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How Fraudsters Are Derailing User Acquisition Ad Campaigns – Part 1

By Sean McDermott October 15, 2018

Photo of Sean McDermott

about Sean McDermott
Sean leads the social commerce sales efforts at Datavisor, a cutting-edge fraud detection platform based on AI and machine learning. As a sales manager with over 12 years of experience in sales, Sean is adept at selling complex and sophisticated technologies. In the last 5 years, he has focused on selling Enterprise AI Fraud Products, quickly gaining expertise in different machine learning techniques including supervised, and unsupervised for the data science buyers.

How Fraudsters Are Derailing User Acquisition Ad Campaigns – Part 1

This blog post is part one of a two-part series that details the fraud problems in user acquisition ad campaigns. The series highlights the impact of UA fraud problem, the tools and techniques fraudsters use and why UA fraud is getting harder to detect.

eMarketer forecasts that digital ad spending worldwide will reach approximately $357.31 Billion by 2020. And a recent IAB U.S. benchmarking study conducted by EY estimates that malvertising, infringed content, and fraudulent ad impressions, costs the digital marketing, advertising, and media industry $8.2 billion per year.

Every mobile app company aims to onboard new app users and have their apps reach the top of the charts on app stores. Mobile app companies use several marketing strategies to achieve these goals. One of those strategies is creating and paying for app install campaigns on multiple ad networks. Unfortunately, fraudsters are increasingly setting their sights on mobile app install advertisers. Tune estimates in a recent report that 7.8% of global app installs from third-party networks are fraudulent, and app install fraud will cost marketers up to $2 billion a year.

Mobile app companies are finding that many of the app installs generated from their ad network campaigns are fraudulent- these companies are getting hit hard with user acquisition (UA) fraud. The stats below give an idea just how big the impact of fraud is in the mobile marketing industry.

fraud-stats-lg-edit

UA Marketing Basics

Before covering what UA fraud is, we should go over some of the basics when it comes to digital advertising and UA marketing.

Mobile app companies typically want to publish ads to acquire users. Companies often publish ads via an ad network or an affiliate network. The mobile app marketing team will set specific KPIs. Common KPIs include Cost-Per-Install (CPI), Cost-Per-Click (CPC), and Cost-Per-Action (CPA). Once the KPIs have been set, the ad networks choose the publishers from inventory that will best drive app install traffic for advertisers.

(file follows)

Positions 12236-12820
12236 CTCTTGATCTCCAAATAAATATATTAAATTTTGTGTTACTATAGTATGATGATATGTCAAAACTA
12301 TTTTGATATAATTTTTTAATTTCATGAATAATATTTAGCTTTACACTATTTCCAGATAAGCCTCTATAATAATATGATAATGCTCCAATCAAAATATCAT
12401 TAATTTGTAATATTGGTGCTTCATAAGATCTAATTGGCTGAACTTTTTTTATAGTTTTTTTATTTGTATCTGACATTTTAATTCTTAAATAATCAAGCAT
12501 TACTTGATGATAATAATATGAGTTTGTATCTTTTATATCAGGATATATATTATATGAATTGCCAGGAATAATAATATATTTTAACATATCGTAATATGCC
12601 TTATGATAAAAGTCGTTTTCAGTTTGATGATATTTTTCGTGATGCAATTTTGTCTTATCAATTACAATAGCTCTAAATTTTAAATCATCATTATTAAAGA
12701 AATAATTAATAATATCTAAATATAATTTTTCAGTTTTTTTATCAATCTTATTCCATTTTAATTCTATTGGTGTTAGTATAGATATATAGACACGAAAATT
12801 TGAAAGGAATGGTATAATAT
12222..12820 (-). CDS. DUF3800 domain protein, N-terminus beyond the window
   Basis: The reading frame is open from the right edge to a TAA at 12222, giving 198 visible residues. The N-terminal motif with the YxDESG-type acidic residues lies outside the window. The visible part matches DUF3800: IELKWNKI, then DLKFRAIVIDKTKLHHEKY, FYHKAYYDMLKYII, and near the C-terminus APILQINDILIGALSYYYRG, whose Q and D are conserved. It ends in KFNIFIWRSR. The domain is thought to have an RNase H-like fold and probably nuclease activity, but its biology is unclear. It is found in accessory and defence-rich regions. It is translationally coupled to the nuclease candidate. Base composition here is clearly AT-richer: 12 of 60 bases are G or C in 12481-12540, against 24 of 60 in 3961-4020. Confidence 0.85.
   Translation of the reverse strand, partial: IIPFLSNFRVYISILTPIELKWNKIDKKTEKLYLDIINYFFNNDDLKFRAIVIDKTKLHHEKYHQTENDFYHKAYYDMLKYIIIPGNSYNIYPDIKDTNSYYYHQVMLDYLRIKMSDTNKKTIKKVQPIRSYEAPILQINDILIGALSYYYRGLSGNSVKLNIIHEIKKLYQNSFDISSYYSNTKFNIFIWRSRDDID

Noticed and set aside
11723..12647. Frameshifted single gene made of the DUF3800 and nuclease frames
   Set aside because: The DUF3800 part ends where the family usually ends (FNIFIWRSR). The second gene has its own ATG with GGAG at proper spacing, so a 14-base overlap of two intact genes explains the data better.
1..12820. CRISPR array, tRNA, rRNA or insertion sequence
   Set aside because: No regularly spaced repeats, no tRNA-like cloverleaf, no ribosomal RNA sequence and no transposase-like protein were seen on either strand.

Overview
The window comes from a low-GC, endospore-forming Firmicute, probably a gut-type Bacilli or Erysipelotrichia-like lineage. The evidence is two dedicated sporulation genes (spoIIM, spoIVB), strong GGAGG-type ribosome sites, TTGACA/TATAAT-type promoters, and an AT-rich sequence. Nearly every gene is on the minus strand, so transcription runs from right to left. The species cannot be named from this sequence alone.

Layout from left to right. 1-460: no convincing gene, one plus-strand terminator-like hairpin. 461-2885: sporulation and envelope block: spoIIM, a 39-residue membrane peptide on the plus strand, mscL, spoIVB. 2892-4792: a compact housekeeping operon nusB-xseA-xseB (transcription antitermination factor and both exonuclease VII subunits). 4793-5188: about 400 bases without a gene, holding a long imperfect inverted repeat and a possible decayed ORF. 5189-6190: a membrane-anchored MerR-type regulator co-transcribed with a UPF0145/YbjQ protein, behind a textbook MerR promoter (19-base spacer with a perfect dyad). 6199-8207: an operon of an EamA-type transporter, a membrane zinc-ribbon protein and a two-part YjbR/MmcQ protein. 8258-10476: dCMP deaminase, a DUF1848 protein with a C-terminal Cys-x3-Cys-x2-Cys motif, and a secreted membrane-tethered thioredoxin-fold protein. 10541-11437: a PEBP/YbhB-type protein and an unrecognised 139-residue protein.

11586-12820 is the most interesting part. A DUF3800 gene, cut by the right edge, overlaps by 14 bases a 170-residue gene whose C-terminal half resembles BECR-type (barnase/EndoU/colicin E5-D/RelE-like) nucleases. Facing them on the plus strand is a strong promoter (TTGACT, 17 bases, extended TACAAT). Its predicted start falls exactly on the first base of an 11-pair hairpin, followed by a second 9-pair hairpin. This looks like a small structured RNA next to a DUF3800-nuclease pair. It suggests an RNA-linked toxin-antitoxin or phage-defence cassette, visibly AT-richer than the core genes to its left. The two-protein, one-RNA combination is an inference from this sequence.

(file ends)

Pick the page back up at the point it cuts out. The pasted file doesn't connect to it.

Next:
Some ad networks have systems that include publishers and sub-publishers. The sub-publisher layers are often not fully visible or lack controls which complicate the ad space inventory. Fraudulent sub-publishers obfuscate their activity through multiple layers of publishers and ad networks. The sub-publisher layers make it easy for fraudsters to commit UA fraud through fraudulent clicks and app installs.

There are numerous components when it comes to digital advertising campaigns. Adjust has a comprehensive glossary that includes many of the terms related to digital advertising and UA including cost models.

What is UA Fraud?

Now that we’ve provided some background on digital advertising and UA marketing, what is UA fraud?

UA fraud is a type of fraud where fraudsters trick advertisers into spending money on fake users and fraudulent traffic. This type of fraud often involves the generation of fake downloads and installs via automated tools or cheap human labor.

In recent years mobile app marketers have shifted their strategies regarding user acquisition. Traditionally, the common UA strategy was digital advertising with a CPC model. While the CPC model is still widely used, many mobile app marketers are moving to models based on CPI and Cost-Per-Engagement (CPE). For fraudsters, CPI and CPE models can be far more profitable than the traditional CPC model.

Ideally, every app install generated from advertising would be based on genuine interest from legitimate users. However, many fraudsters are taking advantage of the CPI model. Some are creating fraudulent publishers to earn revenue from the ad market. And then massive volumes of simulated installs are used to get a huge payout from ad networks.

Fraudsters use a variety of tools and techniques to commit UA fraud. We cover some of these tools and techniques in part two.


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